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Food Poisoning Symptoms and Treatment

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Food Poisoning Symptoms and Treatment

Food poisoning is caused by viruses and bacteria that live in uncooked, ill-prepared or unsanitary food. While food is one of the main culprits of foodborne illnesses, individuals can also end up sick from washing their food with contaminated water or drinking untreated liquids.

Food and beverages are directly ingested, providing germs a direct path into our system to irritate and result in sickness. Foodborne illnesses cause millions of people across America to get sick each year, but recovery happens within a few days. However, in some cases, food poisoning can lead to hospitalization.

While foodborne illnesses can be caused by viruses, bacteria, parasites and germs, it isn't contagious like the stomach flu (which is often mistaken for food poisoning), and their symptoms can vary. Food poisoning is mainly uncomfortable, and an inconvenience, but fortunately, treatment can help calm the stomach, alleviate signs of the illness and help with a quick recovery.

Food Poisoning Treatment

With most foodborne illnesses, there isn't an antibiotic or medicinal treatment to help cure the sickness. Instead, it's an ailment that must pass through the body, typically through expelling the bacteria causing the discomfort. Yet, there are things you can do to help relieve the discomfort until it passes.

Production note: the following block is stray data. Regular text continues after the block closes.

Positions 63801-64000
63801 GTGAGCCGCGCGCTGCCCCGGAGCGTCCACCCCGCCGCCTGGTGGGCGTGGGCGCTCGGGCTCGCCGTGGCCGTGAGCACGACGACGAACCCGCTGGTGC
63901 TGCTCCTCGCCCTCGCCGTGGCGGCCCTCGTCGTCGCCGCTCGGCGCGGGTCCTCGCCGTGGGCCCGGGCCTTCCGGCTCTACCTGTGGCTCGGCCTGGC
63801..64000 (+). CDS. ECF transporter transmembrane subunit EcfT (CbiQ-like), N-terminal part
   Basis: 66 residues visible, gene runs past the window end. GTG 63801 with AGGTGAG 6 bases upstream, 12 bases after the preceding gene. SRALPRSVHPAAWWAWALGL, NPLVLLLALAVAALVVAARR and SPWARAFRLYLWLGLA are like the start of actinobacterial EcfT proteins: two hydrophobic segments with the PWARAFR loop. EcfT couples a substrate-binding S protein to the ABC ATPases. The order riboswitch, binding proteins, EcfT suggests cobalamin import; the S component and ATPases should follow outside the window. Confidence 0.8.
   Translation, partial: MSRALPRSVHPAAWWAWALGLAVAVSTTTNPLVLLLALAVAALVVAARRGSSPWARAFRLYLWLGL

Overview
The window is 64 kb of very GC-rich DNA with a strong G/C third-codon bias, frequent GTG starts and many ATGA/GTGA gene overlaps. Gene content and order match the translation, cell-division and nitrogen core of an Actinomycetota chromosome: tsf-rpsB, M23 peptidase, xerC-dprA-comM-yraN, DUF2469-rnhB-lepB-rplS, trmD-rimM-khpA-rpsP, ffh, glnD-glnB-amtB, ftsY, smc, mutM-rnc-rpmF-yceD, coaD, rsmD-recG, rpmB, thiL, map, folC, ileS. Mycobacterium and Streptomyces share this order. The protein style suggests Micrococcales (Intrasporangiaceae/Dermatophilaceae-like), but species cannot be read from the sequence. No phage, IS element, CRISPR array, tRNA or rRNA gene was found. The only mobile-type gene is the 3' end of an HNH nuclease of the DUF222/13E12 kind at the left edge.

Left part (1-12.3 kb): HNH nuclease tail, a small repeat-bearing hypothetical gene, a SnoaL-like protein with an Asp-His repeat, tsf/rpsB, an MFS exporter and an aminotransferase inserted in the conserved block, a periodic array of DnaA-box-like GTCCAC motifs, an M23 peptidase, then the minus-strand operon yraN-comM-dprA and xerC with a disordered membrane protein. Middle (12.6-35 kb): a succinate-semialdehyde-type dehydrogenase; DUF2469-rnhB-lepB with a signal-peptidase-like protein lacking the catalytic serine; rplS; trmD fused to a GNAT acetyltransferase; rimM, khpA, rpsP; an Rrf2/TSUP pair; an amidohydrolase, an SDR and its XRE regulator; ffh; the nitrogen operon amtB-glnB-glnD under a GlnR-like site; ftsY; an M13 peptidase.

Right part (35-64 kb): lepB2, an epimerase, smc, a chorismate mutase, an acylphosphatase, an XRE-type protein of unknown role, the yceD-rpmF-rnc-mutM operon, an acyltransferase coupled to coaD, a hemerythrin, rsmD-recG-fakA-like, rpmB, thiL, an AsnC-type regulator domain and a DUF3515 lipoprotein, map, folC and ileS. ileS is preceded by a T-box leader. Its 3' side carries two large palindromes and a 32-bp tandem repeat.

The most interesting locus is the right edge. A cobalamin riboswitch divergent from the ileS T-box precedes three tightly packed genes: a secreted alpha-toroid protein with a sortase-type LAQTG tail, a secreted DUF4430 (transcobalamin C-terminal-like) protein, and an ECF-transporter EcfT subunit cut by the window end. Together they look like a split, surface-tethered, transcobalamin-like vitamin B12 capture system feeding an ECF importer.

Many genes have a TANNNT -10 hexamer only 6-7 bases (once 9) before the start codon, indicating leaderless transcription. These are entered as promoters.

Eating again might not sound like the most beneficial thing, and it's good to take eating slowly. Avoiding solid or rich foods can deter vomiting, and if you find yourself hungry, stick with a very bland diet that has no spices or irritating components that will further upset the stomach.

For example, the BRAT (bananas, rice, applesauce and toast) diet is a great way to maintain nutrients without exposing the stomach to ingredients that might further agitate the discomfort. The BRAT diet is not a long-term plan and should not be followed for more than two days; it's only meant to temporarily help the stomach and bowel rest from food poisoning or other stomach issues

Additionally, it's critical to keep yourself hydrated. As your body rids itself of the foodborne illness, it loses liquids from vomiting, diarrhea, or sweating, resulting in dehydration. Drink water or electrolytes in small doses. If you find it challenging to keep liquids down, consider chewing on ice and gradually increasing the amount of liquid intake throughout the day.

While anti-nausea or anti-diarrhea medication may help with food poisoning, there are side effects to these medicines. You should talk to your doctor before taking them to avoid exacerbating symptoms of food poisoning.

Contaminants Causing Food Poisoning

Figuring out whatever food gave you food poisoning isn't always a possibility. It's easy to chalk it up to last night's dinner, but common viruses are often the culprit of your upset stomach and can be attributed to the food you ate hours, or sometimes days, prior.

Common bacteria and viruses that cause foodborne illness include:

  • Norovirus.
  • Salmonella.
  • Clostridium perfringens.
  • Campylobacter.
  • E. coli.
  • Listeria.
  • Botulism.
  • Hepatitis A.
  • Staphylococcus aureus.

These pathogens often lead to the usual symptoms of stomach cramps and diarrhea, but special cases may lead to hospitalization.

If you feel your condition is a true emergency, call 911 immediately. If you're experiencing extreme pain or food poisoning, seek medical attention and visit ProMedica Toledo Hospital Emergency and Urgent Care.

ProMedica Toledo Hospital Emergency and Urgent Care aims to provide the highest level of care and service.

The combined emergency room and urgent care is equipped to handle almost every kind of medical emergency. The emergency room is open 24/7, and the urgent care clinic is open from 7 a.m. to 9 p.m. daily. No appointments are required—walk-ins welcome.

ProMedica Toledo Hospital Emergency and Urgent Care has one convenient location:

  • 1075 Medical Center Parkway, Maumee, OH 43537